Attention Grabbing Opening Lines – Part 3: The Intriguing Question

How can we write an attention-grabbing opening line so that we can hook our listener with our first line?

September 01, 2022   |   0   |   Transcript of Episode 041



Attention Grabbing Opening Lines – Part 3: The Intriguing Question

Transcript of Episode 041



[00:00:00] Hi, this is Melanie from Stories in Songs - Writing the Lyrics.

Welcome to part 3 of our mini-series of Attention-Grabbing Opening Lines.

Today, I’m gonna throw a lot of questions at you.

Why?

Well, stick around and you’re about to find out.

 

The Intriguing Question

[00:00:53] “Tell me, do you know …?”

…Crickets…

“Hey, I asked you a question! It’s rude if you don’t answer me!”

And that’s exactly why throwing a question at your audience is another powerful way to get someone’s attention. It’s in the humans’ nature, as the Germans say, dass wir unseren Senf dazugeben wollen (literally: add our mustard to something, meaning: put in one’s two cents). 

We love to show off with the answer and give our opinion. 

So just exploit that natural way of how people behave and ask your audience a question. 

And the great thing is: we all know it’s impolite not to answer when someone asks us a question. So what a nice little cheeky way to wiggle our way into the consciousness of our listeners, pull their attention to our question, and let them find an answer to our Intriguing Question while we elaborate on what’s going on. 

After all, even if people want to help out and put in their two cents, they don’t want to look bad or stupid by giving the wrong answer. So if they are unsure of what’s the right or wrong answer, they will keep listening to better understand the context of what’s going on. 

And that’s your chance – now that you have hooked them – to keep them engaged (through the power of storytelling in your lyrics!) and provide a meaningful takeaway – that is, surprisingly, the answer to the question you asked them.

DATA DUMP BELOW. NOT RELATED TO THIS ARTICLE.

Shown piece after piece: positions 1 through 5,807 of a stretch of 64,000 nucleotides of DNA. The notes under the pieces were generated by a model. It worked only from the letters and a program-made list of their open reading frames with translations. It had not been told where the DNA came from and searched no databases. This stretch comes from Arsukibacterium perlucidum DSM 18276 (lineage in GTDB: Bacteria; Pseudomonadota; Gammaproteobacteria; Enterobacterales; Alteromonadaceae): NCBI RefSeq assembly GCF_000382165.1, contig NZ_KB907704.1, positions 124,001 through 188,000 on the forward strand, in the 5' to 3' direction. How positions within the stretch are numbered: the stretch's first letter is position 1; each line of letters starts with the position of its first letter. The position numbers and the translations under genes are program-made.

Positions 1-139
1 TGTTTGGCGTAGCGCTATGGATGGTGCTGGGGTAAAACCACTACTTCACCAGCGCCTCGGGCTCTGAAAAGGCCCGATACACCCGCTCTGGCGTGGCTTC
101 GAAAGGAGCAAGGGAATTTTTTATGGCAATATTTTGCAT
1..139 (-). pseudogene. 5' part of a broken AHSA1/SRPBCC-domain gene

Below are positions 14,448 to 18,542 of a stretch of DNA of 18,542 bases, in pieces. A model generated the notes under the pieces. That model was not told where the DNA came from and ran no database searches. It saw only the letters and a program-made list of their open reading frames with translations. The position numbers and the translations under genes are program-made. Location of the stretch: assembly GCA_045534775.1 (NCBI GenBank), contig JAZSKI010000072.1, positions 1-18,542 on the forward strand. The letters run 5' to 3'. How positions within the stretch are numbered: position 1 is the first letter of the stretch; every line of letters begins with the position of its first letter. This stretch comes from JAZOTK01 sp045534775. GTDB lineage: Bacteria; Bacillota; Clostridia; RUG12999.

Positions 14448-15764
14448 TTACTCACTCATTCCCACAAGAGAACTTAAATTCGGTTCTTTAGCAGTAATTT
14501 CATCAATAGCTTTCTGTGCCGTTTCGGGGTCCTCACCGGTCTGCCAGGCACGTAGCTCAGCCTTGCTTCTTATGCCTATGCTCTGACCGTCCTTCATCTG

You don’t have to state it explicitly, but you will either let them come up with the answer that feels right to them or – what they take away from the song – is a nagging feeling that they should really think about what you said and reflect it on their own life. 

Cool, right? 

Two amazing ways to impact their lives and give them a nudge to rethink a certain part/situation in their lives.

So when using the Intriguing Question as an attention-grabbing opening line technique, start your lyrics by asking your audience a question. It’s in our nature to want to put in our two cents.

 

Different Types of Questions to ask:

[00:03:37] And here are some more ways how you can ask an Intriguing Question in your lyrics beginning.

  • You can ask a rhetorical question. The Key is, that the listener should have some doubt if the answer (they want to give) is truly the answer they should give.
    • “Well she was just seventeen, you know what I mean?” – 'I Saw Her Standing There' by The Beatles
  • You can ask a provoking question in which you question the answer people would normally give.
    • “So you think you can tell heaven from hell?” – 'Wish You Were Here' by Pink Floyd
  • You can ask something very specific. Since people don’t know what you are referring to right away, they are very inclined to listen to you tell them more about that specific date/occasion/place/… you mentioned.
    • "Do you remember the 21st night of September?" – 'September' by Earth, Wind & Fire
  • You can also ask a very broad question. Same as having no information, sometimes having too much insight into something, can also keep us from answering straight away. We need some guidance to better understand the specificity of the broad topic.
    • "Is this the real life? Is this just fantasy?” – 'Bohemian Rhapsody' by Queen
  • You can ask a question that no earthly being can truly answer and prove to be correct.
    • “I sit and wait, does an angel contemplate my fate?” – 'Angel' by Robbie Williams
  • You can ask a question that does not have a right or wrong answer and only allows an opinion.
    • “How many roads must a man walk down before you call him a man?” – ‘Times they are a changing’ by Bob Dylan

Watch out: In order to make your question truly intriguing, you should combine it with one of the other powerful ways to grab your audience’s attention. After all, a question that promises something more, is WHY we are inclined to hear more about WHY that question was asked.

 

Song Examples that start with a question:

[00:07:13] Here are some more song examples that start with an Intriguing Question.